Marks & Spencer criticised for lack of progress on HFC-free refrigeration

15th October 2014


Related Topics

Related tags

  • Mitigation ,
  • Business & Industry ,
  • Retail and wholesale

Author

IEMA

The Environmental Investigation Agency (EIA) has stripped Marks & Spencer (M&S) of its recognition as a "green cooling leader" for failing to move to HFC-free refrigeration.

The campaign group yesterday published its annual report of retailers’ progress in moving away from refrigeration technology containing hydrofluorocarbons (HFCs), which are powerful greenhouse gases more damaging to the climate than carbon dioxide.

Commercial refrigeration accounts for one third of the world’s HFC consumption, according to the EIA.

In the report, the agency acknowledges that M&S now has 84 stores that use natural refrigerants. However, these are mostly HFC/CO2 hybrids, which the EIA says should be a stepping-stone towards 100% natural refrigeration rather than “an end-point in itself”.

M&S is expanding a trial of HFC-free refrigeration systems to five locations, the report says. However, a spokesperson for the retailer said that it could not give any further information on the trial at the moment.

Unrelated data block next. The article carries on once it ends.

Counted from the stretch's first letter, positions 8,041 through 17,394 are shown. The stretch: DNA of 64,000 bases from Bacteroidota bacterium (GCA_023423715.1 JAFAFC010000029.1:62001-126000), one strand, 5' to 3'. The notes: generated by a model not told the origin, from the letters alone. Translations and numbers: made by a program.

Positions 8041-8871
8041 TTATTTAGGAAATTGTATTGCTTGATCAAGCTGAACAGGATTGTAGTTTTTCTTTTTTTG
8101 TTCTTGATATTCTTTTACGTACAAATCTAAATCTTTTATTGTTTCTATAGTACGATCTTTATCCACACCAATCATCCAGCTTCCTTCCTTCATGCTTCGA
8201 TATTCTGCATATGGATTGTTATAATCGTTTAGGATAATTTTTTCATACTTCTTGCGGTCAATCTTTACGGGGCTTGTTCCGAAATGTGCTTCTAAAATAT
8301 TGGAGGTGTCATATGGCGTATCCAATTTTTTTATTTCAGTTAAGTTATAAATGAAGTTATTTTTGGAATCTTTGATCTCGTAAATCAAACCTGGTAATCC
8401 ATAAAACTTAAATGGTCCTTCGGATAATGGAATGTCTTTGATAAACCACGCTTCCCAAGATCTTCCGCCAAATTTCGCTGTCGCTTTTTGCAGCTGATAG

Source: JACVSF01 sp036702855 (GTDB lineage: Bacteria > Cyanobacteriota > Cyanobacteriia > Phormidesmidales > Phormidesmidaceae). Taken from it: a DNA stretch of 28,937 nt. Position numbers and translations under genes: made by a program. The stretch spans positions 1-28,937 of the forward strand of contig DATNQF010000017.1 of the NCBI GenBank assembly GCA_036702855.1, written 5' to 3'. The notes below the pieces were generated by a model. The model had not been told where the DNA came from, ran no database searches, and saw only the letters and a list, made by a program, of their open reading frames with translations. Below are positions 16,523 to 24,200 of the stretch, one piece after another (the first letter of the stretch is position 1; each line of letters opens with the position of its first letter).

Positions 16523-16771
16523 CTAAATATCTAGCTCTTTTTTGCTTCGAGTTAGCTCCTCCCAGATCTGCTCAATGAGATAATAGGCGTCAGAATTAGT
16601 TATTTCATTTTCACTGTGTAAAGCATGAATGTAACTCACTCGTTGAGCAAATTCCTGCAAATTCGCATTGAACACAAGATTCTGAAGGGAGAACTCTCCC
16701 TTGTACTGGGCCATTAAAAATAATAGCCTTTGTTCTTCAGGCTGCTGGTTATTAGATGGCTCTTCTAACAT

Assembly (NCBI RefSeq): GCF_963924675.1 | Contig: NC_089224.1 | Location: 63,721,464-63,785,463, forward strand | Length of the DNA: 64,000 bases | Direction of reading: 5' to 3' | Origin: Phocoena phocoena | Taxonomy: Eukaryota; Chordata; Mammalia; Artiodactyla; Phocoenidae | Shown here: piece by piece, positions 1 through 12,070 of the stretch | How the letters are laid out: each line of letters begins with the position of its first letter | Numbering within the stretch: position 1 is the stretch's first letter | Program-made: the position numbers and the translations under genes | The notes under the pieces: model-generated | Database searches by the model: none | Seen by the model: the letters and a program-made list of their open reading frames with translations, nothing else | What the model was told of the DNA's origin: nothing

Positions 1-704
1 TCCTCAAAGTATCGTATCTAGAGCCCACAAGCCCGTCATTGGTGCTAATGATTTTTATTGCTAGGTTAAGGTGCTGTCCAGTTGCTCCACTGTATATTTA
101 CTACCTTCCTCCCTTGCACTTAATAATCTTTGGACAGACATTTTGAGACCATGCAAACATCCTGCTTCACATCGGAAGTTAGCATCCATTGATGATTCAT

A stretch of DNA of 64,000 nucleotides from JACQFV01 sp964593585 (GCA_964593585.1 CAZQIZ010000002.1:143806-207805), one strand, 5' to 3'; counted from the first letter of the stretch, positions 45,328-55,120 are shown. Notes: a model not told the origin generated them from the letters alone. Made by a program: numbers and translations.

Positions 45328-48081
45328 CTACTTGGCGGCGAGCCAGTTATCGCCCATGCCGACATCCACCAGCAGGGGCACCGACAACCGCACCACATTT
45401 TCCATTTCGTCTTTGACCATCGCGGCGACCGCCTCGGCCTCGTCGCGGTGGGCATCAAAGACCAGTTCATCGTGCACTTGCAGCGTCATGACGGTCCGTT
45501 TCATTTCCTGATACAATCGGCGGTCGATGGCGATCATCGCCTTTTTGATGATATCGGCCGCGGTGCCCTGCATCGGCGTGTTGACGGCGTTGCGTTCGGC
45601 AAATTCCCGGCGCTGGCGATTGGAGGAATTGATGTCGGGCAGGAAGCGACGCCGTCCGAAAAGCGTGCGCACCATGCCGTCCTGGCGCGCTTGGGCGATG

M&S has also made no progress on rolling out fridges with doors which it has been piloting since 2011, the EIA claimed.

The spokesperson explained that M&S had trialled doors on fridges at one store in 2011, but this had not been successful. The retailer now has a commitment to retrofit doors on fridges in existing stores and will piloting several options next year, she said.

The retailer’s target to reduce emissions from refrigeration by 50% by 2015 compared to 2007 levels had been met two years early, and last year its emissions were down 73%, she added.

Tesco and Waitrose have retained their status as “green cooling leaders”. The EIA highlights Tesco’s rapid increase in use of natural refrigerants, which has increased by 30% in the past year. All of its distribution centres are HFC-free, according to the report. In the UK, 50% of Tesco Express stores and all new Metro stores have doors on fridges.

Waitrose is now operating HFC-free systems in 36% of stores and uses natural refrigerant in 95% of its distribution centres.

However, neither supermarket is using natural refrigerants in delivery vehicles, the EIA pointed out.

Overall, the agency said it was pleased with the speed of adoption of HFC-refrigeration in supermarkets across the world. In the past two years, the number of stores in Europe using natural refrigerants had grown from 730 to 1,889, it said.

However, the report highlights a pressing need for doors on fridges. “Despite remarkable energy savings, and associated cost reductions, retailers’ fear of sales impacts has blocked action on this critical issue.

"The fact that other retailers are adopting doors on fridges suggests these fears are unfounded,” it states. Policymakers should step in on this issue, the EIA concluded.

Subscribe

Subscribe to IEMA's newsletters to receive timely articles, expert opinions, event announcements, and much more, directly in your inbox.


Transform articles

EU and UK citizens fear net-zero delivery deficit